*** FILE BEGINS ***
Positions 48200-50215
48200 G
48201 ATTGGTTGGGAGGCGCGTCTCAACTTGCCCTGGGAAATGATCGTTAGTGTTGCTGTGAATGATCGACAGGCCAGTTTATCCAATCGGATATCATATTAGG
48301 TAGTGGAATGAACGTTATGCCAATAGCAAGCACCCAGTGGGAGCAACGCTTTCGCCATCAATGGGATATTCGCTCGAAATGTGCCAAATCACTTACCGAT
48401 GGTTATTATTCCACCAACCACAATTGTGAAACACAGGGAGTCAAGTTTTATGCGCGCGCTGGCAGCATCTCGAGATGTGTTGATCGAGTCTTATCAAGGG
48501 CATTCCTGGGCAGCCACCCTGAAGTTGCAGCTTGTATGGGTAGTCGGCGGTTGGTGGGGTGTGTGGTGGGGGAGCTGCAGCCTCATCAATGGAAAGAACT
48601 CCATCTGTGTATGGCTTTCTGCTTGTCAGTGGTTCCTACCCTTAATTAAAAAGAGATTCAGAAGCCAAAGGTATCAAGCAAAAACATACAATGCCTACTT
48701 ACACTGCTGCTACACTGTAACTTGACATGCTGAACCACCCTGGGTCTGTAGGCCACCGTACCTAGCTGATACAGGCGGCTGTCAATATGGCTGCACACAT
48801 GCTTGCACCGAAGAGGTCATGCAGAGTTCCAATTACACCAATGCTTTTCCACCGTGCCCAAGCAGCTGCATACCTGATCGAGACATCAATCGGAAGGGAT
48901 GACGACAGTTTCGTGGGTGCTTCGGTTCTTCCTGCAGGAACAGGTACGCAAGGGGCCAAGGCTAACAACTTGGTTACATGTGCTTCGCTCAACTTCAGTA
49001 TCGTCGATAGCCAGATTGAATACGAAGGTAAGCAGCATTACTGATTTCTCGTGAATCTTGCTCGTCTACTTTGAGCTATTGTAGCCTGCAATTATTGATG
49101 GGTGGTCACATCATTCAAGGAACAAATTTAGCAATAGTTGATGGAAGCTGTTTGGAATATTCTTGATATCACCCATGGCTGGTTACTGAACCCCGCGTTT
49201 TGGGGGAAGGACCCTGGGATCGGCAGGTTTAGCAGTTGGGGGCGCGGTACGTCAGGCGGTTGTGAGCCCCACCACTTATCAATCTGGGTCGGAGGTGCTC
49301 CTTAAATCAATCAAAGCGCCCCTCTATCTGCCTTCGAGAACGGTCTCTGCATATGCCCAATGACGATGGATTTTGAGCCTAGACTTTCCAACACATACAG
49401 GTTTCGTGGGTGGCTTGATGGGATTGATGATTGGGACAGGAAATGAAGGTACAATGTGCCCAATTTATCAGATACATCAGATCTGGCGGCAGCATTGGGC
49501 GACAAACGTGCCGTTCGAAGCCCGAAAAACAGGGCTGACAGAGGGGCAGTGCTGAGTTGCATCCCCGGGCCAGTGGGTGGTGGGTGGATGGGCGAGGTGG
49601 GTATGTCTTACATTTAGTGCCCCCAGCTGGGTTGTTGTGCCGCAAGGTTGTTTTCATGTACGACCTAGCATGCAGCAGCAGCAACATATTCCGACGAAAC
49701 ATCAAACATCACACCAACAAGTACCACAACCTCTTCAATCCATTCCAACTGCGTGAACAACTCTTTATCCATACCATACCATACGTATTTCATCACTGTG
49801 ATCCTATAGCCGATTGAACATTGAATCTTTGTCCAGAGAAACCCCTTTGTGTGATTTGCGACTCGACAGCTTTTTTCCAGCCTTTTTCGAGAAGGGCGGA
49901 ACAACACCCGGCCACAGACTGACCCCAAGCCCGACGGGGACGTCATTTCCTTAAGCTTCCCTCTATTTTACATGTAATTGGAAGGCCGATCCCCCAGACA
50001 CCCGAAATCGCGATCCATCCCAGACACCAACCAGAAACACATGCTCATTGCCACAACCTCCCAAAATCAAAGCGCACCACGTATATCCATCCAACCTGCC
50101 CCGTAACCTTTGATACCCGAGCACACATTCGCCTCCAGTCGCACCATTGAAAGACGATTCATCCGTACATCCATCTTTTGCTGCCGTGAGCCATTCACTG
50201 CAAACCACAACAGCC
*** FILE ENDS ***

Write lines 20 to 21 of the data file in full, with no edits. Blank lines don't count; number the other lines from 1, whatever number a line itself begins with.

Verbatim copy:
49901 ACAACACCCGGCCACAGACTGACCCCAAGCCCGACGGGGACGTCATTTCCTTAAGCTTCCCTCTATTTTACATGTAATTGGAAGGCCGATCCCCCAGACA
50001 CCCGAAATCGCGATCCATCCCAGACACCAACCAGAAACACATGCTCATTGCCACAACCTCCCAAAATCAAAGCGCACCACGTATATCCATCCAACCTGCC